- The Washington Times - Thursday, November 20, 2008

LOS ANGELES | Nissan Motor Co. and Renault SA Chief Executive Carlos Ghosn said Wednesday that he expects the crisis in the auto industry will soon lead some car makers to consolidate.

Mr. Ghosn made his remarks at the Los Angeles Auto Show while the chief executives of General Motors Corp., Ford Motor Co. and Chrysler LLC were in Washington making their case to the House Financial Services Committee for $25 billion in loans to stay in business.

Mr. Ghosn said the weakening global auto market that the auto industry is facing will knock out some competitors. He pointed to the U.S. financial industry, which has seen key players recently disappear.

“We’re still stuck in a situation where credit is not flowing normally, and the recession that began in the United States is not only deepening but spreading across the globe,” Mr. Ghosn said. “It’s fair to say that no one, no one had predicted how the global economy would be so volatile in 2008.”

Both GM and Nissan were reportedly in talks with Chrysler about an acquisition or other combination as U.S. automakers burned up cash because of a sales meltdown because of the U.S. economic downturn.

GM said this month that it was setting aside considerations for a “strategic acquisition” to focus on its immediate cash-flow problems, and some analysts said that could give new life to a deal between Chrysler and Nissan-Renault, which would most likely be interested in acquiring certain parts of Chrysler’s business rather than the entire company. Nissan already has an agreement with Chrysler to build a subcompact car for the U.S. company.

Mr. Ghosn acknowledged that Nissan-Renault had been in talks with Chrysler about an alliance two years ago, but said the talks were inconclusive and suggested that a lack of enthusiasm from Chrysler’s side was to blame.

“We are not convinced that any alliance can take place if there is no mutual appetite,” Mr. Ghosn said. “If you’re in a situation where someone is excited about something, and the other is skeptical, it’s not going to work. Alliance is like marriage.”

Although the auto industry’s situation is most distressful in the U.S., where October sales fell 32 percent to their lowest rate in 25 years, foreign companies also are starting to see sharp sales decreases because of the global economic slowdown.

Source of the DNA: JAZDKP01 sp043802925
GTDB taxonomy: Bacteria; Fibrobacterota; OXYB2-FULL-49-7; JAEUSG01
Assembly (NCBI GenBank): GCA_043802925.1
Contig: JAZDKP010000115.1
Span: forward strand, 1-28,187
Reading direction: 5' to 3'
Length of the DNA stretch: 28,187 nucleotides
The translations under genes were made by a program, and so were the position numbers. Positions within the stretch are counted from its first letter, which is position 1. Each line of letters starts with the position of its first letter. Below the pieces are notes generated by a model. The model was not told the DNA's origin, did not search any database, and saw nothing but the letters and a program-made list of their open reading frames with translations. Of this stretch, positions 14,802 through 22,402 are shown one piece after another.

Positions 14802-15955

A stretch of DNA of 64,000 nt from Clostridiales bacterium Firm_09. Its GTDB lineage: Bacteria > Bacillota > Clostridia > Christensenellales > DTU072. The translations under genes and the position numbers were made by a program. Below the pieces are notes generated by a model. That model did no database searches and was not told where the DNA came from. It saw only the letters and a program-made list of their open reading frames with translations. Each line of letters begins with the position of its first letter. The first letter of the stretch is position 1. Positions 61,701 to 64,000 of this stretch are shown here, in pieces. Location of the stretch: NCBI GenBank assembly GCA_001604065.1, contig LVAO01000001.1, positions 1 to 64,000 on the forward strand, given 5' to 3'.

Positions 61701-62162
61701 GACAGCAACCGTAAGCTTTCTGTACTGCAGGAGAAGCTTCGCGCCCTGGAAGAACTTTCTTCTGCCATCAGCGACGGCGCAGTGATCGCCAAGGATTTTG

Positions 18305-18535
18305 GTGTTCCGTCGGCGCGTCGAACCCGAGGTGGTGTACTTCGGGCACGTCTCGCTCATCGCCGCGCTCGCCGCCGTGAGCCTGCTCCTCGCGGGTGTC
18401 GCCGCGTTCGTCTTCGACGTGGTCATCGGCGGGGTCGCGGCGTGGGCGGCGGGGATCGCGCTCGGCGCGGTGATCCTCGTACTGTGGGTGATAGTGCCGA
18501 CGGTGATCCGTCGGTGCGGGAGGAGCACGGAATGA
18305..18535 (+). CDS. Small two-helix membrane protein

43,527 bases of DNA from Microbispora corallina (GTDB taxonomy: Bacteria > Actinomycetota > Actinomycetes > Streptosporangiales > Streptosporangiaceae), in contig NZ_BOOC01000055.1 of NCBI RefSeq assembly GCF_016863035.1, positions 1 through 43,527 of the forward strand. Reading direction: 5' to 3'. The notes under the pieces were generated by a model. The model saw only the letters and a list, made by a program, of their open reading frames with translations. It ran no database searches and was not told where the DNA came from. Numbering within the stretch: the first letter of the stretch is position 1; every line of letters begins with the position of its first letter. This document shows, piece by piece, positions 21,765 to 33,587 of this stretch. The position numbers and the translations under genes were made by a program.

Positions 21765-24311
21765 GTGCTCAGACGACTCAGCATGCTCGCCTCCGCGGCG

Nissan and its Japanese rivals, including Toyota Motor Corp. and Honda Motor Co., have cut their production plans to better match demand and have slashed their profit estimates for the year.

Mr. Ghosn said the way for automakers to survive is to focus on cash flow in the near term and work toward producing zero-emission vehicles in the long term. He encouraged automakers to forge partnerships with local and national governments to build the infrastructure needed to power zero-emission cars.

To that end, Mr. Ghosn announced a partnership Wednesday with the state of Oregon and Portland General Electric Co. to promote and develop an electric-vehicle charging network.

“Together, we are creating conditions that will encourage consumers to consider an electric vehicle as an attractive choice that is also good for the environment,” Mr. Ghosn said.

Nissan, the third-largest Japanese automaker, has said it plans to introduce plug-in electric vehicles in the U.S. in 2010 and mass market them globally two years later.

The Los Angeles Auto Show opens to the public Friday after two days of media previews, but GM and Chrysler aren’t unveiling any new models. GM had planned to unveil its new Buick LaCrosse sedan, but scaled back its presence to focus on the company’s financial problems.

Chrysler is still expected to offer the Los Angeles crowds their first glimpse of the company’s electric-vehicle concepts, including a Jeep and a minivan that can go 40 miles on battery power before a small engine extends their range.

The Auburn Hills, Mich., automaker has vowed to put one of the vehicles in showrooms by 2010, the same year GM plans to start selling its Chevrolet Volt plug-in.

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